Boosting pay without boosting gender inequality

Pay has not risen in line with inflation for the vast majority of people, but some employers have been boosting pay through bonuses, But could this have implications for gender equality?

Child hold woman's hand at a table. She has her head in her hands and there is an open purse on the table with just a few pence spilling out of it.

 

The latest ONS statistics show that pay, excluding bonuses, rose by 4.7% in April and June this year. Adjusted for inflation at 9.4% pay fell by 3% – a record fall and things are likely to get much worse. Private sector pay rose significantly more than public sector, with wholesale, retail, hotels and restaurants, where there have been big staff shortages, seeing the largest growth rate.  This was followed by the finance and business services sector and the construction sector. The ONS says this growth is in large part due to strong bonus payments.

Commentators say that employers may be trying to control wage rises by using bonuses to boost pay as the cost of living crisis bites. The problem is that the gender bonus gap is much larger than the gender pay gap so, depending on the type of bonus, one wonders what the impact might be on equal pay. If it is a cross-company bonus, for instance, in recognition of the cost of living crisis or Covid efforts, that is one thing. If it is an increase in existing bonus schemes or based on a percentage of existing pay that may be another thing entirely.

The reason the gender bonus gap is higher than the gender pay gap is partly because women are less likely to work in the kind of jobs that attract the big bonuses [for instance, in 2019 Barclays has an overall 40.2% gender pay gap, but a 73.7% mean bonus pay gap, although more women received bonuses than men]. Even when women do get bonuses they often tend to get smaller bonuses than men – there may be all sorts of reasons for this which each company needs to investigate and question.

The Equality and Human Rights Commission advises employers to check that their bonus policy is not discriminatory by ensuring they have sound criteria for awarding bonuses and that everyone is aware of the decision-making process, by ensuring the bonus is clearly defined and people know what they have to do to get it and by checking that any employees who don’t get it are not excluded because of their gender but for a genuine business reason. It warns that having different bonus schemes for different types of workers can lay an organisation open to equal pay or other claims.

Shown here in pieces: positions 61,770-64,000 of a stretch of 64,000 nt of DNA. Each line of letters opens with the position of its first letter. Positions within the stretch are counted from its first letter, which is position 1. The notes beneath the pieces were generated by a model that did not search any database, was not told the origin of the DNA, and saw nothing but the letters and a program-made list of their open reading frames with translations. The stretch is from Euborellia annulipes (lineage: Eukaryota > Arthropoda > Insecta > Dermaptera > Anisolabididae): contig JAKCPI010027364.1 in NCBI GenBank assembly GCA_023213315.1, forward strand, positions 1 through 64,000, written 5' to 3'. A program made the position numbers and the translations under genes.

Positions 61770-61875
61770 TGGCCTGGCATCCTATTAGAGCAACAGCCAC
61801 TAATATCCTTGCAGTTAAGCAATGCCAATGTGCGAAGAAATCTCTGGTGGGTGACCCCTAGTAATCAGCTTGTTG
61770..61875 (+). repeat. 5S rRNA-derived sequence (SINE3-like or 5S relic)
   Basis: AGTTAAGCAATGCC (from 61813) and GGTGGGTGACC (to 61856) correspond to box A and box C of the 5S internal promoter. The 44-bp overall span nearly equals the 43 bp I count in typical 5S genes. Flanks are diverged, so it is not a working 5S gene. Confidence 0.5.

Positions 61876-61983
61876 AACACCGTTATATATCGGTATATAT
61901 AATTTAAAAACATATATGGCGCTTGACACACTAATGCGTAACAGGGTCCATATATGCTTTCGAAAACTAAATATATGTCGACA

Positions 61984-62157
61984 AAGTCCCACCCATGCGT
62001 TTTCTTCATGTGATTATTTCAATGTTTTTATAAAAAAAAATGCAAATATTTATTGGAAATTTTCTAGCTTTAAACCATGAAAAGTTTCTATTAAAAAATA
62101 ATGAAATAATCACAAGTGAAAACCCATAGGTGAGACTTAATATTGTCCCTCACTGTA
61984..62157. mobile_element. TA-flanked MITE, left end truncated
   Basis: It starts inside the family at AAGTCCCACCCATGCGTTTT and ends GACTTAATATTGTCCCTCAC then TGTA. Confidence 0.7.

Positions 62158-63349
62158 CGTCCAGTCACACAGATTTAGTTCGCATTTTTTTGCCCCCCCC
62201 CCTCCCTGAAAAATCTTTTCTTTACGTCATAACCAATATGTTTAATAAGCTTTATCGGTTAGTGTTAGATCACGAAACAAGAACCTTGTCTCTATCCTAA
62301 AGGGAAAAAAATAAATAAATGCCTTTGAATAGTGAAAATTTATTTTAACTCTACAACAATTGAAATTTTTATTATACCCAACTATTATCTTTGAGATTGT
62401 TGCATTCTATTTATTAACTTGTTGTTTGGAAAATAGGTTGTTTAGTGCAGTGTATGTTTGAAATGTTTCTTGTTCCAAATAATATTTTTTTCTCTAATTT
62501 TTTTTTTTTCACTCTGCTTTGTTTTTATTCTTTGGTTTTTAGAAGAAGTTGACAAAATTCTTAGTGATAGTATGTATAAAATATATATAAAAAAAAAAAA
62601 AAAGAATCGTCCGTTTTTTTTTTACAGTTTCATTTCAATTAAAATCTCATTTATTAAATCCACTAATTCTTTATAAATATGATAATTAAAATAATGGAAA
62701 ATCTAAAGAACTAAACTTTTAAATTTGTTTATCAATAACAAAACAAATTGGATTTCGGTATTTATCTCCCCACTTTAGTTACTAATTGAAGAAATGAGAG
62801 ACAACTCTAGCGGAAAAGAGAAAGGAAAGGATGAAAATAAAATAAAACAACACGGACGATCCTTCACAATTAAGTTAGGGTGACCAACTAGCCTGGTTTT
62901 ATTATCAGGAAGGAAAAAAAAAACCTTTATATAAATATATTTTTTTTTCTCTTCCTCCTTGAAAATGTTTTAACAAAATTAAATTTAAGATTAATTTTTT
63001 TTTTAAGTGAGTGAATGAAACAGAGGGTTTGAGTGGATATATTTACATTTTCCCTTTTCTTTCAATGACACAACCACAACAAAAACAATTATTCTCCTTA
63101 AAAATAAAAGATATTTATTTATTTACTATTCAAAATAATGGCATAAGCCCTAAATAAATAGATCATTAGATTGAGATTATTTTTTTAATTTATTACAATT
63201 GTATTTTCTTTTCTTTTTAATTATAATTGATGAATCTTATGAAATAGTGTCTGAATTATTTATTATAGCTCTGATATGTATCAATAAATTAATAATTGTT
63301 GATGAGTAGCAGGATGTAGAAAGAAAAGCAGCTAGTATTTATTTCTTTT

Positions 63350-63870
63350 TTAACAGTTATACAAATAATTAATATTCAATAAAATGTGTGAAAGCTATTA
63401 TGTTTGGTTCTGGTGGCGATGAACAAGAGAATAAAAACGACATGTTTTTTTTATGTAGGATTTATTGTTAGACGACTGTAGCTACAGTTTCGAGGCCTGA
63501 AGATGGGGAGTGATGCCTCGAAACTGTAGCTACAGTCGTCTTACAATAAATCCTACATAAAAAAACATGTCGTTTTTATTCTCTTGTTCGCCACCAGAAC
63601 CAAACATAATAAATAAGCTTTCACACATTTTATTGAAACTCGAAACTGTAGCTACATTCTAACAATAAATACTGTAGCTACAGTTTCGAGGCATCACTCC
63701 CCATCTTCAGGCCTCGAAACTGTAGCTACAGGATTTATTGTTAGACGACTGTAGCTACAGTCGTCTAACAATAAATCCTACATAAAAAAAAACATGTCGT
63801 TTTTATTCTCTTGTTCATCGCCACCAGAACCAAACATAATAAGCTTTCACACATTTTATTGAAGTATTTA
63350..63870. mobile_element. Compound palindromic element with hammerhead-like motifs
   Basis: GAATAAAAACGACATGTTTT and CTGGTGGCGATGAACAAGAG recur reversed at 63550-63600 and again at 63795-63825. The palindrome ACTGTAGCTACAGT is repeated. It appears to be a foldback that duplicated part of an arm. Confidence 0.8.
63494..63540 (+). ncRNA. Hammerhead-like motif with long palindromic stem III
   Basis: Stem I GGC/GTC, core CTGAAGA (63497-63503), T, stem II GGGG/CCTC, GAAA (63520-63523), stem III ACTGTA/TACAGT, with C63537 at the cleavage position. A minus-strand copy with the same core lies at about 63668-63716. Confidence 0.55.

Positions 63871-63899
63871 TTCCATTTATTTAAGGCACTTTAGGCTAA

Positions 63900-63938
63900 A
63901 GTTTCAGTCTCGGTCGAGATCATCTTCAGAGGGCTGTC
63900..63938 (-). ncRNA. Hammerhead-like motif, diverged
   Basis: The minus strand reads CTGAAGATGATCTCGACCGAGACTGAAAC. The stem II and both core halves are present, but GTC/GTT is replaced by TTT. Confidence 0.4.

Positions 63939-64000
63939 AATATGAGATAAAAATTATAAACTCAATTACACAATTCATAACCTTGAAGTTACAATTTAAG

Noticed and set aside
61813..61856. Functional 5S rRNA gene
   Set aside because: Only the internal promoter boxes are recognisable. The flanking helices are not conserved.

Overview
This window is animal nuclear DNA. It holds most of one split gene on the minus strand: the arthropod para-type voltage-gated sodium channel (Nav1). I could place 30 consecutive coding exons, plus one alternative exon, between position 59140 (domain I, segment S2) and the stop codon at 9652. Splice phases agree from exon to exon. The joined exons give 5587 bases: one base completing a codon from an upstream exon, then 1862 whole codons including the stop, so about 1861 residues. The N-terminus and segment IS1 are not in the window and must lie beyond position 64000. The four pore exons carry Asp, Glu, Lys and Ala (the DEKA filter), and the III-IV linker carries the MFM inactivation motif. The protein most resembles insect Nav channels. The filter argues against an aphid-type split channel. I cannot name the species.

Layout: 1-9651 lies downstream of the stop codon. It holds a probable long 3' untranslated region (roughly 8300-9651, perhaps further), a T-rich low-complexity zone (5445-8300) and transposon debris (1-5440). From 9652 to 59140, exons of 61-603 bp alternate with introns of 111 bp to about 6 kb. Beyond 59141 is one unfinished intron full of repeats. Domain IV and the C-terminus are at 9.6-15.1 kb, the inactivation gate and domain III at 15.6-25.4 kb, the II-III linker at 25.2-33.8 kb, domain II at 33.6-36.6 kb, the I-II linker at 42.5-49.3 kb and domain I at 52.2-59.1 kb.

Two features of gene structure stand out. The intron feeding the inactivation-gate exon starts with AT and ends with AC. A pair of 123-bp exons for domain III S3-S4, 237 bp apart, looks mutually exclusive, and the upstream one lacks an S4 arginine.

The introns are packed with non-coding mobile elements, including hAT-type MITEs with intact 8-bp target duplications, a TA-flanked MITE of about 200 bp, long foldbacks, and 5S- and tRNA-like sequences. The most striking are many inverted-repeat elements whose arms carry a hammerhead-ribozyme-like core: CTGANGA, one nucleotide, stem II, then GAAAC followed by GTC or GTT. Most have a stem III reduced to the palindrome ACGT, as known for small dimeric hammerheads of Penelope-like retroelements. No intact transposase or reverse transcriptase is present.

Inflating pay through bonuses may serve to keep regular pay down and allow employers more flexibility in turbulent times, but does it work in the long term when it comes to pay equity?  Some employers have been taking different approaches to pay increases and bonuses, for instance, boosting pay for the lowest paid who are most affected by the cost of living crisis. This is also a good way to tackle gender pay gaps, given women are often among the lowest paid.  Lloyds Bank, for instance, announced earlier this year that staff would receive a bonus in their August wage packet, but that senior managers and executives would be excluded from the pay boost.

Employers may argue that retention is a key issue when it comes to pay and that they need to incentivise people at the top or in middle management to stay. In the last few months there has been a lot of talk of the so-called Great Resignation and of people threatening to walk if they don’t get a pay increase. But there are now some signs that things are shifting more in favour of employers, with employees fearful about losing their jobs in the event of a recession. Yet at the same time there continue to be many areas of the economy with job vacancies, with Brexit playing a significant role in this. Whatever happens, things are extremely turbulent and employers need to be cognisant of the impact of pay decisions across the board.



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